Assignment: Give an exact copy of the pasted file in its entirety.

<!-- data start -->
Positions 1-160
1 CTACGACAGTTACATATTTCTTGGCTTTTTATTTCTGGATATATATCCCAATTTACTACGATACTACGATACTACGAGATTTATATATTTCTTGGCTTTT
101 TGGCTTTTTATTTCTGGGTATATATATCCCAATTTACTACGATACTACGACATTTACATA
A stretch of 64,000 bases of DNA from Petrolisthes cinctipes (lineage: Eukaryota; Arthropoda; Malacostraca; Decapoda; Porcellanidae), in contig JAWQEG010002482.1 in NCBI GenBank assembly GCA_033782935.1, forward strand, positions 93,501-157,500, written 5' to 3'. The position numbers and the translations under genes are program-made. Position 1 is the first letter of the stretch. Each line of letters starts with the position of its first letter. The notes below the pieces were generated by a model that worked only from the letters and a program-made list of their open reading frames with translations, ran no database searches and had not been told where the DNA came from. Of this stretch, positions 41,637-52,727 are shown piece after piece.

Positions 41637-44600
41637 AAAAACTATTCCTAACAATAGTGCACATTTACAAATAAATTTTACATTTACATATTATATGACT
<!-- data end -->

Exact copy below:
Positions 1-160
1 CTACGACAGTTACATATTTCTTGGCTTTTTATTTCTGGATATATATCCCAATTTACTACGATACTACGATACTACGAGATTTATATATTTCTTGGCTTTT
101 TGGCTTTTTATTTCTGGGTATATATATCCCAATTTACTACGATACTACGACATTTACATA
A stretch of 64,000 bases of DNA from Petrolisthes cinctipes (lineage: Eukaryota; Arthropoda; Malacostraca; Decapoda; Porcellanidae), in contig JAWQEG010002482.1 in NCBI GenBank assembly GCA_033782935.1, forward strand, positions 93,501-157,500, written 5' to 3'. The position numbers and the translations under genes are program-made. Position 1 is the first letter of the stretch. Each line of letters starts with the position of its first letter. The notes below the pieces were generated by a model that worked only from the letters and a program-made list of their open reading frames with translations, ran no database searches and had not been told where the DNA came from. Of this stretch, positions 41,637-52,727 are shown piece after piece.

Positions 41637-44600
41637 AAAAACTATTCCTAACAATAGTGCACATTTACAAATAAATTTTACATTTACATATTATATGACT